The shortName can be explicitly defined for any resource we create. A default is guessed for any annotated entities.

Anyway, don't worry about guessing the short names of your resources - the correct link to the related context is returned whenever you GET a valid resource. We'll see this again shortly.

Any resource we consume when using JSON-LD will come with an @context property. This is a special reserved keyword in JSON-LD.

The @context's value may contain a string, an array, or an object.

API Platform returns an object - denoted by the use of { and }. This is standard syntax for representing an object in JavaScript / JSON. Anything within this object is intended to teach us - as API consumers - about the intent of this resource.

Let's see a working example. Send in a request to: https://localhost:8443/contexts/Greeting

{
    "@context": {
        "@vocab": "https://localhost:8443/docs.jsonld#",
        "hydra": "http://www.w3.org/ns/hydra/core#",
        "name": "Greeting/name"
    }
}

We're told that the vocabulary (list of words and terms that our API uses) can be found locally at https://localhost:8443/docs.jsonld#.

hydra is provided with a link to the hydra spec in JSON-LD.

Finally, the name is given, which has its type set to Greeting/name, which is itself a link - which will result in a 404.

You can fix this 404 by defining exactly what the concept of a Greeting represents.

This gets a little abstract - what is a Greeting?

Well, there's a full list of things a Greeting might be over on the Schema.org hierarchy.

At the most abstract, the Greeting may just be a 'thing'.

<?php

namespace App\Entity;

use ApiPlatform\Core\Annotation\ApiProperty;
use ApiPlatform\Core\Annotation\ApiResource;
use Doctrine\ORM\Mapping as ORM;
use Symfony\Component\Validator\Constraints as Assert;

/**
 * This is a dummy entity. Remove it!
 *
-* @ApiResource
+* @ApiResource(iri="http://schema.org/Thing")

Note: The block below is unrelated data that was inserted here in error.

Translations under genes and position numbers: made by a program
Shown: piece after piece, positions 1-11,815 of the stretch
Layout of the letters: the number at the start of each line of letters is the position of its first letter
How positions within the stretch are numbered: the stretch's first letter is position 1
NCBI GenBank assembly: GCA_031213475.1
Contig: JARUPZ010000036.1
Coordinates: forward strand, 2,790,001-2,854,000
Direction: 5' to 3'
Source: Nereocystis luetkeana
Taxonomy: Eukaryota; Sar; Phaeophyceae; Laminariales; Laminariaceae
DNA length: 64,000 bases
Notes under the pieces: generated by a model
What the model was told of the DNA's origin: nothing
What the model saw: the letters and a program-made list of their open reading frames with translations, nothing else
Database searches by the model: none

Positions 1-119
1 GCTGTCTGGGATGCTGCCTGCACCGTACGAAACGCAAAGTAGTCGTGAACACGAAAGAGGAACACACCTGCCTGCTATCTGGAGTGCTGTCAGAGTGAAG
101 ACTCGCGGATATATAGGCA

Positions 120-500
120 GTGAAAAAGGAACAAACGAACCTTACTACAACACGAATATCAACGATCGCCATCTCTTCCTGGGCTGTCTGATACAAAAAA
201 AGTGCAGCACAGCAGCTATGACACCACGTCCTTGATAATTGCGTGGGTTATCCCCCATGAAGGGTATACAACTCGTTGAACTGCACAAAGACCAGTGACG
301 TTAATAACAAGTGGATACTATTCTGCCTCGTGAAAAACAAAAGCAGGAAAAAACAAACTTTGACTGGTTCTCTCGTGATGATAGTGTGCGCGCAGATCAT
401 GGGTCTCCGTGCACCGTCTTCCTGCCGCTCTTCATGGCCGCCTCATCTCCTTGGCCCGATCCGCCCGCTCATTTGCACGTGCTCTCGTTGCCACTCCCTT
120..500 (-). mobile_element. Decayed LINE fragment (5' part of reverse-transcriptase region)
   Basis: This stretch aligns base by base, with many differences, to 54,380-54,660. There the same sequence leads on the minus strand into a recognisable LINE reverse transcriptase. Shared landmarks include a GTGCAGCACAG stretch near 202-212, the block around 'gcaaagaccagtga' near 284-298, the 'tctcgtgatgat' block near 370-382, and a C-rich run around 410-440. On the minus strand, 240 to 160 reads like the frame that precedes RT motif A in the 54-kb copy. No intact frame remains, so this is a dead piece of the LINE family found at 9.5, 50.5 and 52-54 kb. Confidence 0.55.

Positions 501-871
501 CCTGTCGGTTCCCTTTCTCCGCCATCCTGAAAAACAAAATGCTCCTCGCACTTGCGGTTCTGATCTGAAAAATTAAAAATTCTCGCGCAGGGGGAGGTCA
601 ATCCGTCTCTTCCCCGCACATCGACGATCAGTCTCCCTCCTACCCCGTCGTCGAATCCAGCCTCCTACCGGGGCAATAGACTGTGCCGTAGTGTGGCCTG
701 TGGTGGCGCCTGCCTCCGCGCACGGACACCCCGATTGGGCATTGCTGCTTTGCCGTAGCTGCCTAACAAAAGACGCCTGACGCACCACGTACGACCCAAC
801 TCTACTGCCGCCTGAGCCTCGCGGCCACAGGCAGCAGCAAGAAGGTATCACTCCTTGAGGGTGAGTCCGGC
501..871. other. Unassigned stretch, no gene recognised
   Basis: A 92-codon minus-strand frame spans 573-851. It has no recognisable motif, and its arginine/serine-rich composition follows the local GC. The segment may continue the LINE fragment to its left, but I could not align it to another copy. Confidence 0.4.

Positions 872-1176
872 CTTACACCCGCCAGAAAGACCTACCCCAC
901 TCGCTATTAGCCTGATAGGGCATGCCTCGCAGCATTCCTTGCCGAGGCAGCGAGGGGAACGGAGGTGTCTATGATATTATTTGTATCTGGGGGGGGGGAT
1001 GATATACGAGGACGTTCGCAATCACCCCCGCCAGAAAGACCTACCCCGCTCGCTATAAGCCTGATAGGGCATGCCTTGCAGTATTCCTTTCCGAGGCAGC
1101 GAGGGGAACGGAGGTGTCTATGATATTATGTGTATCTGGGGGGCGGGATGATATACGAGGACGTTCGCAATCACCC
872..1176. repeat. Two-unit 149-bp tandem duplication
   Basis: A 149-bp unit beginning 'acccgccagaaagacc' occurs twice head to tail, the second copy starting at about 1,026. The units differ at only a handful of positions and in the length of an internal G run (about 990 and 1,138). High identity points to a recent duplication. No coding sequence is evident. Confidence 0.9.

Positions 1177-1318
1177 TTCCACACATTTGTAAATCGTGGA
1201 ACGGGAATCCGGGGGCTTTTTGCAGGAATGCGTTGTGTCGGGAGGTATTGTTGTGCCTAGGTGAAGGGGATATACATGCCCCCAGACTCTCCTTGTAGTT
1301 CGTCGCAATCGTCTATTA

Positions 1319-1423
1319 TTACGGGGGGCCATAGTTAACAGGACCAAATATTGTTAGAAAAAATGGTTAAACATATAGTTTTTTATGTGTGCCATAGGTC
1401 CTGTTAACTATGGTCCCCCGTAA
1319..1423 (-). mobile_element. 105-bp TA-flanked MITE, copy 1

* @ORM\Entity
 */
class Greeting
{
    /**
     * @var int The entity Id
     *
     * @ORM\Id
     * @ORM\GeneratedValue
     * @ORM\Column(type="integer")
     */
    private $id;

    /**
     * @var string A nice person
     *
     * @ORM\Column
     * @Assert\NotBlank
+    * @ApiProperty(
+    *     iri="http://schema.org/name"
+    * )
     */
    public $name = '';

    public function getId(): int
    {
        return $this->id;
    }
}

And now the same request to: https://localhost:8443/contexts/Greeting

{
    "@context": {
        "@vocab": "https://localhost:8443/docs.jsonld#",
        "hydra": "http://www.w3.org/ns/hydra/core#",
        "name": "http://schema.org/name",
    }
}

Does this even matter?

Well, the aim of JSON-LD is to make your API consumable to both humans and computers alike.

A search engine - Google for instance - is a big computer. Chris, you're telling me lies, I hear you say. Surely Google is just an army of mechanical turks manually indexing the web? /s

The thing is, 404's will hurt your SEO. If you care about such things, fix this. If you don't, but you care about usability, fix this. If you really don't, then who cares, right?

luke-skywalker-i-care-meme

API Platform cares, too.

There is a full component that helps with the management and maintenance of your Schema.

We'll get back to this, shortly.

Resource Routes

There's a bunch of routes that are automatically created for any given entity-based resource:

docker-compose exec php php bin/console debug:router
 ------------------------------- -------- -------- ------ --------------------------------- 
  Name                            Method   Scheme   Host   Path                             
 ------------------------------- -------- -------- ------ --------------------------------- 
  api_greetings_get_collection    GET      ANY      ANY    /greetings.{_format}             
  api_greetings_post_collection   POST     ANY      ANY    /greetings.{_format}             
  api_greetings_get_item          GET      ANY      ANY    /greetings/{id}.{_format}        
  api_greetings_delete_item       DELETE   ANY      ANY    /greetings/{id}.{_format}        
  api_greetings_put_item          PUT      ANY      ANY    /greetings/{id}.{_format}        
 ------------------------------- -------- -------- ------ --------------------------------- 

We're going to get more interested in these in the next few videos. For now, just be aware they exist, and are automatically created for us.

Error Route

This leaves one last default route:

docker-compose exec php php bin/console debug:router
 ------------------------------- -------- -------- ------ ---------------------------------